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"[Saddam's] a bad guy. He's a terrible guy and he should go. But I don't think it's worth 800 troops dead, 4500 wounded -- some of them terribly -- $200 billion of our treasury and counting, and...
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post #37 of 88
Look, my point was that a lot of people give off the impression that they couldn't care less about these people who are suffring over in the middle east, or africa, or eastern europe, or asia. Now the question of whether the invasion of Iraq was worth 900 lives (and counting) is a legitimate one. Is is a question which I have no answer to. All I know is that if the President had said we were going in for humanitarian reasons I would have been for it. Knowing what I do now about the insurgency and the continued violence, I don't know what I would say. But I firmly believe that in the long run, this will have been the right thing to do. Maybe we shouldn't have gone in when we went in, but I think it needed to be done sooner or later. I know it's hard to see Americans die especially when they are dying in the place of some nameless kurd or shiite who lives half a world away and not dying to defend a foreign invasion.

As for why I'm not in the army. I've never really thought about it so I'll try my best to come up with an explaination. I'm in college, I don't need to join to get money for an education. I want to make a decent living and be my own boss someday. That is something joining the military would not allow me to do. I'm very scared of dying. There I said it, I'm scared shitless of dying in some desert 10,000 miles away. That being said, if there was a draft, I would go, 100% because my country needed me. I am so appreciative of those people who voluntarily put their lives on the line so we can live safely. And that's probably people in military families don't like this war. They can't see how the invasion of Iraq directly effects the safety of Americans, and I understand that.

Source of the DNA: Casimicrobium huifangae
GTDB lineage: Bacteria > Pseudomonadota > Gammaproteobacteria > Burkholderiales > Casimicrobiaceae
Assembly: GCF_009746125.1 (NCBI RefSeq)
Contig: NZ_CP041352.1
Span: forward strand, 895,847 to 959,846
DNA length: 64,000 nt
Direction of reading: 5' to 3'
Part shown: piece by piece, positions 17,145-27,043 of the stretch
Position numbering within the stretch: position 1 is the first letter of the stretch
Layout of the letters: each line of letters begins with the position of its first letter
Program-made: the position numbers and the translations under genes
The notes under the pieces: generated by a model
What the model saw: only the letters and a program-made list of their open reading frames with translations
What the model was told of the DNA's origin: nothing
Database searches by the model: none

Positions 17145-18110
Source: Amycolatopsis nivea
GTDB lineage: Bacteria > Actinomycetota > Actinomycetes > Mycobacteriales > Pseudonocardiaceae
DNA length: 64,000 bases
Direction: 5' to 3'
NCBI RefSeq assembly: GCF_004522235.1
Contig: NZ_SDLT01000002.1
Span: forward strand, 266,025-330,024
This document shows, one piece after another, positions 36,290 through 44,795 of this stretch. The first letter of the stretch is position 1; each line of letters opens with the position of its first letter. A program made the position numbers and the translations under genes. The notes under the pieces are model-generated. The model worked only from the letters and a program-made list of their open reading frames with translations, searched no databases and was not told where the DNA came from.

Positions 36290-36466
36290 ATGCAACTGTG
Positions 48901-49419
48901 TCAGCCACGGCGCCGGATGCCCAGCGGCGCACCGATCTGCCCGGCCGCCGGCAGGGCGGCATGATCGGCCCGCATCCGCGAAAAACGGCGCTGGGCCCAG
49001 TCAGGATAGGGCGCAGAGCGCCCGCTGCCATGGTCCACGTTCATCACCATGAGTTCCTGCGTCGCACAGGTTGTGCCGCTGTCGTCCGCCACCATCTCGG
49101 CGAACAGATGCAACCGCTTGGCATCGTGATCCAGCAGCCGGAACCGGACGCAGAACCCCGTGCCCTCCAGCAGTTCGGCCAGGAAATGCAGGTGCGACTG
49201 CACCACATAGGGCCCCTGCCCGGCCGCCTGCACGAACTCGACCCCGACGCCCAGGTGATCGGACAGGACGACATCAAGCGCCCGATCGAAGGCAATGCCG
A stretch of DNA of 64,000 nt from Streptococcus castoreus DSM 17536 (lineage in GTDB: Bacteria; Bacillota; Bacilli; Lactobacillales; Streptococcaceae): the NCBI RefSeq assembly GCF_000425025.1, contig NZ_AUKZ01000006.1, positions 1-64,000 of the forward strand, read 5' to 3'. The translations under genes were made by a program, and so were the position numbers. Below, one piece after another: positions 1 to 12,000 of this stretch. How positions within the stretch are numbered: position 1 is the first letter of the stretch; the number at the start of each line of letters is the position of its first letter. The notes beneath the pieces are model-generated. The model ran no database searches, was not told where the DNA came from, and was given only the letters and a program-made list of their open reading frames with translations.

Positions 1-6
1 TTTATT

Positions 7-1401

I have a fever and the only prescription is more cowbell.
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I have a fever and the only prescription is more cowbell.
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post #38 of 88
Quote:
Originally posted by G4Dude
They can't see how the invasion of Iraq directly effects the safety of Americans, and I understand that.

Maybe you could explain it then... and please, spare us the wishful thinking about saving us all from the mythical WoMD.
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post #39 of 88
Quote:
Originally posted by FormerLurker
Maybe you could explain it then... and please, spare us the wishful thinking about saving us all from the mythical WoMD.

Whoa there cowboy! If you read my posts, I haven't said anything about WMDs so I'm not about to start. Furthermore, I never said that the war DID make Americans more secure. I was talking about military families and why they would not support the war.

Way to spin though!
I have a fever and the only prescription is more cowbell.
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I have a fever and the only prescription is more cowbell.
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post #40 of 88
Quote:
Originally posted by G4Dude
Whoa there cowboy! If you read my posts, I haven't said anything about WMDs.

and if you read HIS post you'd see he was asking you to keep it that way.
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orange you just glad?